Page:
Dr. Holly Robson, University of Reading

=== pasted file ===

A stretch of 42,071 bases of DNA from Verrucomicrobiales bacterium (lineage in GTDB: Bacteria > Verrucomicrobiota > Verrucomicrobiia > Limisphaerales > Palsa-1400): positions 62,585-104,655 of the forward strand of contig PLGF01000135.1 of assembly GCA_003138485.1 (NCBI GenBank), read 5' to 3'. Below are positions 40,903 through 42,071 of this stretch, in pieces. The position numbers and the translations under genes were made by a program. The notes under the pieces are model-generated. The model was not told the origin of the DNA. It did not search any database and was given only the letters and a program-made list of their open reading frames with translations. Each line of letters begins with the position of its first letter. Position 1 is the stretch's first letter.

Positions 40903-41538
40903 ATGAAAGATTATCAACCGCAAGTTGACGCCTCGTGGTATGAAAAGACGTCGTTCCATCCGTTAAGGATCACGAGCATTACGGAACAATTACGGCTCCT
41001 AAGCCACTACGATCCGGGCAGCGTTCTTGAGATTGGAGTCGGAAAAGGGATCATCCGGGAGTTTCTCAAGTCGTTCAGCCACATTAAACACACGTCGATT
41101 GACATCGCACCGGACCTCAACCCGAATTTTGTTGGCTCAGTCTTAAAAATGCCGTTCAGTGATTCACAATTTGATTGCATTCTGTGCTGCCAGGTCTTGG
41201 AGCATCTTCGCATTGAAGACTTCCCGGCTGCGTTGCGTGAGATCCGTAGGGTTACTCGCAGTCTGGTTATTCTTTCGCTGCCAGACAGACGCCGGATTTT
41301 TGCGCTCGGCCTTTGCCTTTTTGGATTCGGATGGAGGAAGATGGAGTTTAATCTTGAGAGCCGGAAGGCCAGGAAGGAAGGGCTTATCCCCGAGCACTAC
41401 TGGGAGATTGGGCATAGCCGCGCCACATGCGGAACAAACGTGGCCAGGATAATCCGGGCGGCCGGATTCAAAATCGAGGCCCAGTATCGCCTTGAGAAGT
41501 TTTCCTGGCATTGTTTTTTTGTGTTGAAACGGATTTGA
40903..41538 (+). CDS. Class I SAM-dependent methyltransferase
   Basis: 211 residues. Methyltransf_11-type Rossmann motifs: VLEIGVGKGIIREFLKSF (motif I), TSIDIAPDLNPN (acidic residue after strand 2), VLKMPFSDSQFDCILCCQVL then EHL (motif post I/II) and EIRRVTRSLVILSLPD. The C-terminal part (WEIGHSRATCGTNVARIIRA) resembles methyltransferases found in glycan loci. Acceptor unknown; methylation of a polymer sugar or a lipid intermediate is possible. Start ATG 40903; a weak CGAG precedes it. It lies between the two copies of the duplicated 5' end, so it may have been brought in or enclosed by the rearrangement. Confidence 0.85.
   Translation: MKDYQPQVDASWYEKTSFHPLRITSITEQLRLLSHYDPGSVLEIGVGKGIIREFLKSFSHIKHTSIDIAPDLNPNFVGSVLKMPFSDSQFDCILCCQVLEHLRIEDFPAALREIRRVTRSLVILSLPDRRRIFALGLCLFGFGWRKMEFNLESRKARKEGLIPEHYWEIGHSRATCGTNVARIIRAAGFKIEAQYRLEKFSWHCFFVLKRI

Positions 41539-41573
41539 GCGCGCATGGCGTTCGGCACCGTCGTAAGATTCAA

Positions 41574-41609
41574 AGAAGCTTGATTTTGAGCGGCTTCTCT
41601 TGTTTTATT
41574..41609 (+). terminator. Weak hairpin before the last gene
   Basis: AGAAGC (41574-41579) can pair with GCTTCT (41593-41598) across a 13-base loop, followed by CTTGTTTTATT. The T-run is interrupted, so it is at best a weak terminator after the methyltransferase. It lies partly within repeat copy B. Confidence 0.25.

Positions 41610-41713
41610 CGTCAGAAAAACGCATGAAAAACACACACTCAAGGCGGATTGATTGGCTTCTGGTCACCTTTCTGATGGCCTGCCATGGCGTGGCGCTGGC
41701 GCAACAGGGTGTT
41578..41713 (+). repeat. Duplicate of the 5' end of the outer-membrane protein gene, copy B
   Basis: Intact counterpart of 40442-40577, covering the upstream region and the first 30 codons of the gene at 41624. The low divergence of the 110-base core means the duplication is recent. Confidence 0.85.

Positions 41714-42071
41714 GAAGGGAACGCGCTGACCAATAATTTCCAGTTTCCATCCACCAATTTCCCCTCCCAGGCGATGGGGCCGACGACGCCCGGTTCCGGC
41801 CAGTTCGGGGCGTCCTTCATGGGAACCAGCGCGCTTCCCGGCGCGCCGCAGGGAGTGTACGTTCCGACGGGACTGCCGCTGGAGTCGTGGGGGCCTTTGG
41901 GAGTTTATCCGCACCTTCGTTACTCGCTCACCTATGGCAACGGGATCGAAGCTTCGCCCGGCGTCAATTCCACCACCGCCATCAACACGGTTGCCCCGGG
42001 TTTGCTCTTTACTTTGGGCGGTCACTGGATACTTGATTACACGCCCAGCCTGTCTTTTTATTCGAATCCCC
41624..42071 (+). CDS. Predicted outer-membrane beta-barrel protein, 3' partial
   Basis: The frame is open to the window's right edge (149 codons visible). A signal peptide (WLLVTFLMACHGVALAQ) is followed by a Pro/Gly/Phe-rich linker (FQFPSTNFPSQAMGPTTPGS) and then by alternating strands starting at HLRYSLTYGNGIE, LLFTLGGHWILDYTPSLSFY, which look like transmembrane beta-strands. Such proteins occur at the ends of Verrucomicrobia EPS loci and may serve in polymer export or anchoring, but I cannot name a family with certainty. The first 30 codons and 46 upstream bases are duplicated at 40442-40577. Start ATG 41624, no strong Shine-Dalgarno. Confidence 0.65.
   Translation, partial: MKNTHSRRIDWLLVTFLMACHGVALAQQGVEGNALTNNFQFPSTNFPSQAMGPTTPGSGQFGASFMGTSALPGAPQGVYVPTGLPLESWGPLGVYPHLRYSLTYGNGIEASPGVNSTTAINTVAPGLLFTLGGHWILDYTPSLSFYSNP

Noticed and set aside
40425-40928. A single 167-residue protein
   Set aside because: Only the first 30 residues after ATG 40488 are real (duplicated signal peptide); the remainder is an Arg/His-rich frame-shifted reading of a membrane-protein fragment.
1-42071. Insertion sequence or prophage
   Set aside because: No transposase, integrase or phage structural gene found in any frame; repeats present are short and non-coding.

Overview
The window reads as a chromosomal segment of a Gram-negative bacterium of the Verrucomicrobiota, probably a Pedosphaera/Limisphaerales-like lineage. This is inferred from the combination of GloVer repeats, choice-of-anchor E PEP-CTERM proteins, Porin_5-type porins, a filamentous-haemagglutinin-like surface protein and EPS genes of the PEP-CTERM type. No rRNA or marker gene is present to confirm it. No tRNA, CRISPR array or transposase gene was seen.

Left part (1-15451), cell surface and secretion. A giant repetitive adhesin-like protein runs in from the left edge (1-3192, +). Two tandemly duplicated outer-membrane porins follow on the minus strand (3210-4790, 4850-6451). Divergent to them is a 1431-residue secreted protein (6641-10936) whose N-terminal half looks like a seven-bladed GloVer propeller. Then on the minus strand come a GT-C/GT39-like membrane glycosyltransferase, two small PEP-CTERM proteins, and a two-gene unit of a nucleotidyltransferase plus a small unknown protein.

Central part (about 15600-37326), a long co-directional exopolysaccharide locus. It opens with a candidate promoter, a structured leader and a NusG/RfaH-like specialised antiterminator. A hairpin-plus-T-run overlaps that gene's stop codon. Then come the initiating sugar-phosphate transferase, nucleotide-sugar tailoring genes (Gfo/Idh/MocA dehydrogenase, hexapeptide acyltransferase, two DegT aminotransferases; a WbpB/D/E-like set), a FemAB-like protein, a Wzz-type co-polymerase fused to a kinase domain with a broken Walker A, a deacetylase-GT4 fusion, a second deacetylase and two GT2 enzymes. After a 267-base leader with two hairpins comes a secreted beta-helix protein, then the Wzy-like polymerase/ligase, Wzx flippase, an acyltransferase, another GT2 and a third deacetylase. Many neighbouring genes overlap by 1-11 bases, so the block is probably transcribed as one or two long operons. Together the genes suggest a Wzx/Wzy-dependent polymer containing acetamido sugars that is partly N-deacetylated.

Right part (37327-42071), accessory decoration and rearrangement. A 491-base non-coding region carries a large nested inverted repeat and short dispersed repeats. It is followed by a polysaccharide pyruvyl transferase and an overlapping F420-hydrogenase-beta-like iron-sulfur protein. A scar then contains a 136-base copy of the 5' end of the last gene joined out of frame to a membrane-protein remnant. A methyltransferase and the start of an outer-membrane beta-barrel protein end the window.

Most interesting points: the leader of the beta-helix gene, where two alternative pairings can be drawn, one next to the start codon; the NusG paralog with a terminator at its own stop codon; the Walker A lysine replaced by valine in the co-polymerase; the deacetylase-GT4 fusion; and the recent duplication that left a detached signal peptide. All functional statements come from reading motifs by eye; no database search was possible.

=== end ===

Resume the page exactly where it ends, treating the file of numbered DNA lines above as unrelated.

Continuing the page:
In the UK there are over 1.2 million individuals living with the long-term consequences of brain injury. A high proportion (around one third to one half) will experience difficulties with language and physical movement in their arms and hands (motor impairments). Successful rehabilitation of these impairments requires many hours or practice. Unfortunately this cannot be provided by current NHS rehabilitation services. Neuroscience research has shown that the brain networks for language and movement overlap and are interconnected. Therefore, rehabilitation may benefit from combining language and motor activities together. However, treatment is currently separated across different health professionals. Physiotherapists treat physical impairments, occupational therapists treat limitations in day to day life and Speech & Language Therapists treat language impairments. Therefore, many hours of therapist’s time is actually provided separately. The proposed project will develop and test a therapy software that combines treatment of language and motor impairments. The aim is to develop a therapy software that can be used by more than one health profession to deliver therapy in a time efficient, personalised and motivating way. Health professionals and academics from different disciplines and experts in software engineering will work together to develop the software. The software is built on existing motion-sensor technology (Microsoft Kinect) that is able to track how an individual moves. The software will be piloted and tested with a small group of individuals with brain injury who have both language comprehension and motor impairments. The software will engage participants in rehabilitation exercises that require them to move their upper limbs in order to respond to language tasks (e.g. “find the cup”, “find all the things for making tea”). Tasks will focus on relevant day-to-day activities and be personalized to each individual’s level of ability. The software will record accuracy in responding to the language tasks as well as movement accuracy, symmetry and posture. The software will be evaluated by measuring improvements in cognitive, language and motor abilities, as well as the participant’s experiences of using the software. In the future this software will help people with brain injury engage in long-term rehabilitation at home.